Then in 2008, the Food Network's "Diners, Drive-Ins and Dives" called. Host Guy Fieri wanted to highlight Chaps on his show but warned Creager to get ready for a mad rush afterward.

"'Diners, Drive Ins and Dives' put us into crazy zone," Creager says. "When they got here, business was good. The next day, it turned into an insane asylum."

Other TV shows followed. Adam Richman of "Man v. Food" visited, as did celebrity chef Anthony Bourdain.

Creager said he sells about 300 pit beef sandwiches a day. He's expanded the building 10 times, maintaining the "dive" atmosphere each time. It's grown from one employee to 25. His stand, which used to have no sit-down dining, now seats about 50 people.

See pictures of Chaps Pit Beef.

On a recent Friday, out-of-town baseball fans packed Chaps around lunchtime. The line stretching out the door included a group of friends from Brockport, N.Y., and a family from Kulpmont, Pa.

The tourists said they planned their weekends around visiting Camden Yards, the Inner Harbor — and Chaps.

"It's awesome," said Darrin Peck, 46, of Brockport, as he chowed down. "We're going to come back here again for lunch tomorrow."

Chaps isn't alone among area pit beef stands. U.S. 40 still has The Cookout in Rosedale, Kirkwood Pit Beef in Catonsville and The Canopy in Ellicott City, among a smattering of other spots. But Creager said the east side is the original home of the slow-cooked, thinly sliced meat.

"This is where it started," he said. "This side of town." Now, he said, he sees pit beef popping up on menus across the country from California to Florida.

Still, some say that Chaps' national reputation can make it harder for other area pit beef stands to catch on.

Shane Shumaker, who owns the Bull Pen in Dundalk and Cockeysville, has challenged Chaps to a blind taste test on radio station 98 Rock, arguing that his beef is the best around.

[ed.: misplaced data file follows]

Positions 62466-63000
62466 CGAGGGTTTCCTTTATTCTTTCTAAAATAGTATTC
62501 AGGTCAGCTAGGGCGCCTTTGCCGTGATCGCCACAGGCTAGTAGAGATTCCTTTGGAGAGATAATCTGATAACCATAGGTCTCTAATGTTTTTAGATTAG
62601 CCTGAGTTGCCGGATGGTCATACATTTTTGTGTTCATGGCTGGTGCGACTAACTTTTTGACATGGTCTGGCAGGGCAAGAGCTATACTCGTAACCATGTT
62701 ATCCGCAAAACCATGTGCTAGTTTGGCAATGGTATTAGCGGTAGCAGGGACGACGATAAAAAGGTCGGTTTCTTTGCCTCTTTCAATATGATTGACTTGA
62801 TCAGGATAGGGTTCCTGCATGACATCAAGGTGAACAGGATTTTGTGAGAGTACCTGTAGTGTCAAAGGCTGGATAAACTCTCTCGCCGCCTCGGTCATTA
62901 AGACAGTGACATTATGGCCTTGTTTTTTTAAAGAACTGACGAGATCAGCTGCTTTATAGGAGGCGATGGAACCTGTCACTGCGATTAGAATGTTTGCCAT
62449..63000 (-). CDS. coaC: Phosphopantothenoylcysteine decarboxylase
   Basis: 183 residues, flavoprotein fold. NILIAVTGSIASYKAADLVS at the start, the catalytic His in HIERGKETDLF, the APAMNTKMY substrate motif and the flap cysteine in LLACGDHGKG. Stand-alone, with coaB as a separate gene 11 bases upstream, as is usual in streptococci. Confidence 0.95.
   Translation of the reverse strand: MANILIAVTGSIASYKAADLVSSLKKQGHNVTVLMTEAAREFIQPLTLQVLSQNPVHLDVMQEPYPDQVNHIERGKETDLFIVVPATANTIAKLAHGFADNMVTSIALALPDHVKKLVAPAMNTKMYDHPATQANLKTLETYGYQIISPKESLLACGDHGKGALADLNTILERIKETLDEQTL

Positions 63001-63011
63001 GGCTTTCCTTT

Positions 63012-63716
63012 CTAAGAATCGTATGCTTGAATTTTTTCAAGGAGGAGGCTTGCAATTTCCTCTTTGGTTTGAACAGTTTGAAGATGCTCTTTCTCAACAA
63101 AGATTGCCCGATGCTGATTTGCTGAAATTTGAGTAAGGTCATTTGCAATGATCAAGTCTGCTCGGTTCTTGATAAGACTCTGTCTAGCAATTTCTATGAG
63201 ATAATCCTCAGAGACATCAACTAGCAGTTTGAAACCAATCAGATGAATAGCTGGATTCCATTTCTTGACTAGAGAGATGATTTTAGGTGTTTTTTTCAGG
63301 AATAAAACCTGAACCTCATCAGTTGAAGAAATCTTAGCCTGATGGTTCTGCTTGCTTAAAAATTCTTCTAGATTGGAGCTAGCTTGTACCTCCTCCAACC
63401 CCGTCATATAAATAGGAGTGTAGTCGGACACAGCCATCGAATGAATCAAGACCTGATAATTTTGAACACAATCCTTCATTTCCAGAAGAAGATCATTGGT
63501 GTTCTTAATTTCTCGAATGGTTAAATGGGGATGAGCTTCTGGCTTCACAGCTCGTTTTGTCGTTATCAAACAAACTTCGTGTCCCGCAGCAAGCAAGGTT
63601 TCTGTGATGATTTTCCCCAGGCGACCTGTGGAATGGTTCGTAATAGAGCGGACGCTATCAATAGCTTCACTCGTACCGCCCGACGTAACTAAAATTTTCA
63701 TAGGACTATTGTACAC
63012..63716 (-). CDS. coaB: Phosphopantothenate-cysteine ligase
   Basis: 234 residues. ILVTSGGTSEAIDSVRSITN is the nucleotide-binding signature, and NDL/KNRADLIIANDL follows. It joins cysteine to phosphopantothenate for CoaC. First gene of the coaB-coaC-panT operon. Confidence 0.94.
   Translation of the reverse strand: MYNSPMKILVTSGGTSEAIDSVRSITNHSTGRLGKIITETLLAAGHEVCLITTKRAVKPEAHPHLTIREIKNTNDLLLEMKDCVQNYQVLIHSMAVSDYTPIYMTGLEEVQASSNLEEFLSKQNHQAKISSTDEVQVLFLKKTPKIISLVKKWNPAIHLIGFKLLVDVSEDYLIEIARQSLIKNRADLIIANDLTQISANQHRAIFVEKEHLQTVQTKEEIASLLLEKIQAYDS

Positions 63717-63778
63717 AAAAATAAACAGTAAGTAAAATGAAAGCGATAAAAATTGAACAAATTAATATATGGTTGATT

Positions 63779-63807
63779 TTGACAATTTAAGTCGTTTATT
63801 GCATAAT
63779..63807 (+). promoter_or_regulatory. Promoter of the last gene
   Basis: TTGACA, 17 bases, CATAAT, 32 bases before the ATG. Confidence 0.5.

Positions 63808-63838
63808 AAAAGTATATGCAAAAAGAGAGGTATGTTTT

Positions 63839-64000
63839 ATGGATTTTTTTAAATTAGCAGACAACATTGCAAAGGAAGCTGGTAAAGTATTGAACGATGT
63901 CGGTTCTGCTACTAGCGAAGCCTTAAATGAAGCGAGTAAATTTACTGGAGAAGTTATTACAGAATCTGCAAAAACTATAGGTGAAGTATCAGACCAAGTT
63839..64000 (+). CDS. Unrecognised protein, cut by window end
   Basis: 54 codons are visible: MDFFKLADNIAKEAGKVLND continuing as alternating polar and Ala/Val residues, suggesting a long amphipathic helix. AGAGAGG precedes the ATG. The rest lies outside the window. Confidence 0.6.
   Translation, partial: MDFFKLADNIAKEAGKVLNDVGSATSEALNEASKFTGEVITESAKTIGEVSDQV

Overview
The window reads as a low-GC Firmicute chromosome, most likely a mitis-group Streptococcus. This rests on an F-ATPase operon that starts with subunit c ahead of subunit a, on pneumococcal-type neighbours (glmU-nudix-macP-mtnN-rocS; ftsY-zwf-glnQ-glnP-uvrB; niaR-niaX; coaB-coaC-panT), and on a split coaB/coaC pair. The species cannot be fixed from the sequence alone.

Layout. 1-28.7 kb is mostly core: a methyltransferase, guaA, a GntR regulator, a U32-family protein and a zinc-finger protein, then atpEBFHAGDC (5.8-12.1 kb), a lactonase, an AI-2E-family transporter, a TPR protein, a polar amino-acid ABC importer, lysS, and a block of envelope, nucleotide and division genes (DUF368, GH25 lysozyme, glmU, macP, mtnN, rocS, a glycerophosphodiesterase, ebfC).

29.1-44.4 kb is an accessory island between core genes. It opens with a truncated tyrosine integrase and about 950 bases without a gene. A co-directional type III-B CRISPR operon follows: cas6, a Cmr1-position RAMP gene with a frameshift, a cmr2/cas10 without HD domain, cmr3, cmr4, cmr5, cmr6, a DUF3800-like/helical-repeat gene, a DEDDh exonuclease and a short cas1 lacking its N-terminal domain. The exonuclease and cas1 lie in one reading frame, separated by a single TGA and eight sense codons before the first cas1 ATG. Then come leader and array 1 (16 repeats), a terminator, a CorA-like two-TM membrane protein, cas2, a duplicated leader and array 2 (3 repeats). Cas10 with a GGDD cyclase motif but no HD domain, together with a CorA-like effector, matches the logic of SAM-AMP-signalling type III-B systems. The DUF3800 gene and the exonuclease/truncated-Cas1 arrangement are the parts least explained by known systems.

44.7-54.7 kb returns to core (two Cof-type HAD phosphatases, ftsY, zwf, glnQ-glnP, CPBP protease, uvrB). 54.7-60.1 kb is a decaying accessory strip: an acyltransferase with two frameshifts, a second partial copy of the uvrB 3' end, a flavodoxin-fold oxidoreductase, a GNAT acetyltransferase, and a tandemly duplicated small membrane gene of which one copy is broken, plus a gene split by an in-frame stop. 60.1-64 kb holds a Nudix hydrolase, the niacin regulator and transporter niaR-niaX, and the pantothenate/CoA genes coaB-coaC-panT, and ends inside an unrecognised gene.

"Chaps is a Baltimore icon," Shumaker said. "People don't even stop at some of the other places because they're going to Chaps."

Creager said he would prefer to have a pit beef fair featuring all the stands in the Baltimore area instead — with the proceeds going to charity if Shumaker would host it.

Creager still has 17 years left on his lease at the property, where he has been set up with a "nice low rent" thanks to his father-in-law, but he doesn't know how many more years he has left working in the kitchen.

He and Donna have moved to Kingsville, where they live with their two dogs.

"I'm living a really good life. There's nothing I want for," he said. "I have a wonderful wife. I have a beautiful house. I have a successful business. ... It's gone from a little dive to a big dive. I'm proud of that."

lbroadwater@baltsun.com

Twitter.com/lukebroadwater

If you go

Chaps Pit Beef is at 5801 Pulaski Highway. It is open daily 10:30 a.m.-10 p.m. Call 410-483-2379.

Chaps' Tiger Sauce

Mix two parts mayonnaise with one part horseradish.

About the series

Postcards from U.S. 40 is a series of occasional articles taking readers on a summer road trip along the historic highway that stretches 220 miles across Maryland. Have a suggestion for where we should go next? Tell us about it at baltimoresun.com/US40Share. Follow the series at baltimoresun.com/postcards.